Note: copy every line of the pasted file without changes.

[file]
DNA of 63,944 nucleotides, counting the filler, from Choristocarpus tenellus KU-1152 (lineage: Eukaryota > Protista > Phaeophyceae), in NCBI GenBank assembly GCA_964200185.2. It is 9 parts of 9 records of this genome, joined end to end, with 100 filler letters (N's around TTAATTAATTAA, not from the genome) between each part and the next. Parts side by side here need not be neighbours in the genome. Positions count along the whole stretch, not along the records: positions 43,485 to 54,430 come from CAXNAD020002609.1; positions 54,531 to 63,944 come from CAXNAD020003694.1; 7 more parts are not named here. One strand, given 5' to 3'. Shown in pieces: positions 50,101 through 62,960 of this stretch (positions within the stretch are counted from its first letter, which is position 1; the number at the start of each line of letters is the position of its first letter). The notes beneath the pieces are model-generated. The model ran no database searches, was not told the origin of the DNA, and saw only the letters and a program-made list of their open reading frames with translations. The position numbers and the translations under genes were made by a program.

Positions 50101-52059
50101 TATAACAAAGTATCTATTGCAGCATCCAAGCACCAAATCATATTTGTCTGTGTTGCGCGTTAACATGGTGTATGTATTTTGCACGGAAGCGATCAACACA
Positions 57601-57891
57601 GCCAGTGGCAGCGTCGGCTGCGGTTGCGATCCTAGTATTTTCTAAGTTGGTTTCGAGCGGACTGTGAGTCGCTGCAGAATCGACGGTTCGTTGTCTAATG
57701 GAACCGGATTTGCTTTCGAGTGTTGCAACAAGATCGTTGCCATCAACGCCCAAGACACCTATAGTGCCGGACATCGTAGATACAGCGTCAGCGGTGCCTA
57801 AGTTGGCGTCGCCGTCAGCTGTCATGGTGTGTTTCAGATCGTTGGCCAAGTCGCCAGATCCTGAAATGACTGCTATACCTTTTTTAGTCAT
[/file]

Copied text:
DNA of 63,944 nucleotides, counting the filler, from Choristocarpus tenellus KU-1152 (lineage: Eukaryota > Protista > Phaeophyceae), in NCBI GenBank assembly GCA_964200185.2. It is 9 parts of 9 records of this genome, joined end to end, with 100 filler letters (N's around TTAATTAATTAA, not from the genome) between each part and the next. Parts side by side here need not be neighbours in the genome. Positions count along the whole stretch, not along the records: positions 43,485 to 54,430 come from CAXNAD020002609.1; positions 54,531 to 63,944 come from CAXNAD020003694.1; 7 more parts are not named here. One strand, given 5' to 3'. Shown in pieces: positions 50,101 through 62,960 of this stretch (positions within the stretch are counted from its first letter, which is position 1; the number at the start of each line of letters is the position of its first letter). The notes beneath the pieces are model-generated. The model ran no database searches, was not told the origin of the DNA, and saw only the letters and a program-made list of their open reading frames with translations. The position numbers and the translations under genes were made by a program.

Positions 50101-52059
50101 TATAACAAAGTATCTATTGCAGCATCCAAGCACCAAATCATATTTGTCTGTGTTGCGCGTTAACATGGTGTATGTATTTTGCACGGAAGCGATCAACACA
Positions 57601-57891
57601 GCCAGTGGCAGCGTCGGCTGCGGTTGCGATCCTAGTATTTTCTAAGTTGGTTTCGAGCGGACTGTGAGTCGCTGCAGAATCGACGGTTCGTTGTCTAATG
57701 GAACCGGATTTGCTTTCGAGTGTTGCAACAAGATCGTTGCCATCAACGCCCAAGACACCTATAGTGCCGGACATCGTAGATACAGCGTCAGCGGTGCCTA
57801 AGTTGGCGTCGCCGTCAGCTGTCATGGTGTGTTTCAGATCGTTGGCCAAGTCGCCAGATCCTGAAATGACTGCTATACCTTTTTTAGTCAT